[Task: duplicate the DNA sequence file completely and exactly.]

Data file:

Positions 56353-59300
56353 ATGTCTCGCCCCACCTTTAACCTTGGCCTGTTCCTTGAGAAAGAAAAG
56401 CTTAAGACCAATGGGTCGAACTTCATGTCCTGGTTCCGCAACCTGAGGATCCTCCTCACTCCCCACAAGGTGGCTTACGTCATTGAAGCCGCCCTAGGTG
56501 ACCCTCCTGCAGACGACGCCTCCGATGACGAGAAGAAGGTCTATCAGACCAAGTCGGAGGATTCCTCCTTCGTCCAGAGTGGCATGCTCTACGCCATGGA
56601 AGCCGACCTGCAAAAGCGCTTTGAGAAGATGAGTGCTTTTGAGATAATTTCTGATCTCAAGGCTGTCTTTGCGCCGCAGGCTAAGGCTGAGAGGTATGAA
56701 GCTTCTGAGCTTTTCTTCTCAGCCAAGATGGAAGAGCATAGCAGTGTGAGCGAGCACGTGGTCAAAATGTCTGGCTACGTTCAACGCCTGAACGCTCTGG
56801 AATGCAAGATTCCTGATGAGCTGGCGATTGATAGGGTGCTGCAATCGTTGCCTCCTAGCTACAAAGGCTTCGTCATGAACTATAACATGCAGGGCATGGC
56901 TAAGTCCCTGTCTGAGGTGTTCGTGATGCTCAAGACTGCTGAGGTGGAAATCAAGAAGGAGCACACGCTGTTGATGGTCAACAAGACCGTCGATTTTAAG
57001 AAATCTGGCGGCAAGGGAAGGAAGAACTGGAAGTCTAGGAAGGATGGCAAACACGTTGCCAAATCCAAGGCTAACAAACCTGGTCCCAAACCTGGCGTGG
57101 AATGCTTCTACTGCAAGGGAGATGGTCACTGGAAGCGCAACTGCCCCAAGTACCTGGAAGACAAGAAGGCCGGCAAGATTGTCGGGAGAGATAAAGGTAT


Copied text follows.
Positions 56353-59300
56353 ATGTCTCGCCCCACCTTTAACCTTGGCCTGTTCCTTGAGAAAGAAAAG
56401 CTTAAGACCAATGGGTCGAACTTCATGTCCTGGTTCCGCAACCTGAGGATCCTCCTCACTCCCCACAAGGTGGCTTACGTCATTGAAGCCGCCCTAGGTG
56501 ACCCTCCTGCAGACGACGCCTCCGATGACGAGAAGAAGGTCTATCAGACCAAGTCGGAGGATTCCTCCTTCGTCCAGAGTGGCATGCTCTACGCCATGGA
56601 AGCCGACCTGCAAAAGCGCTTTGAGAAGATGAGTGCTTTTGAGATAATTTCTGATCTCAAGGCTGTCTTTGCGCCGCAGGCTAAGGCTGAGAGGTATGAA
56701 GCTTCTGAGCTTTTCTTCTCAGCCAAGATGGAAGAGCATAGCAGTGTGAGCGAGCACGTGGTCAAAATGTCTGGCTACGTTCAACGCCTGAACGCTCTGG
56801 AATGCAAGATTCCTGATGAGCTGGCGATTGATAGGGTGCTGCAATCGTTGCCTCCTAGCTACAAAGGCTTCGTCATGAACTATAACATGCAGGGCATGGC
56901 TAAGTCCCTGTCTGAGGTGTTCGTGATGCTCAAGACTGCTGAGGTGGAAATCAAGAAGGAGCACACGCTGTTGATGGTCAACAAGACCGTCGATTTTAAG
57001 AAATCTGGCGGCAAGGGAAGGAAGAACTGGAAGTCTAGGAAGGATGGCAAACACGTTGCCAAATCCAAGGCTAACAAACCTGGTCCCAAACCTGGCGTGG
57101 AATGCTTCTACTGCAAGGGAGATGGTCACTGGAAGCGCAACTGCCCCAAGTACCTGGAAGACAAGAAGGCCGGCAAGATTGTCGGGAGAGATAAAGGTAT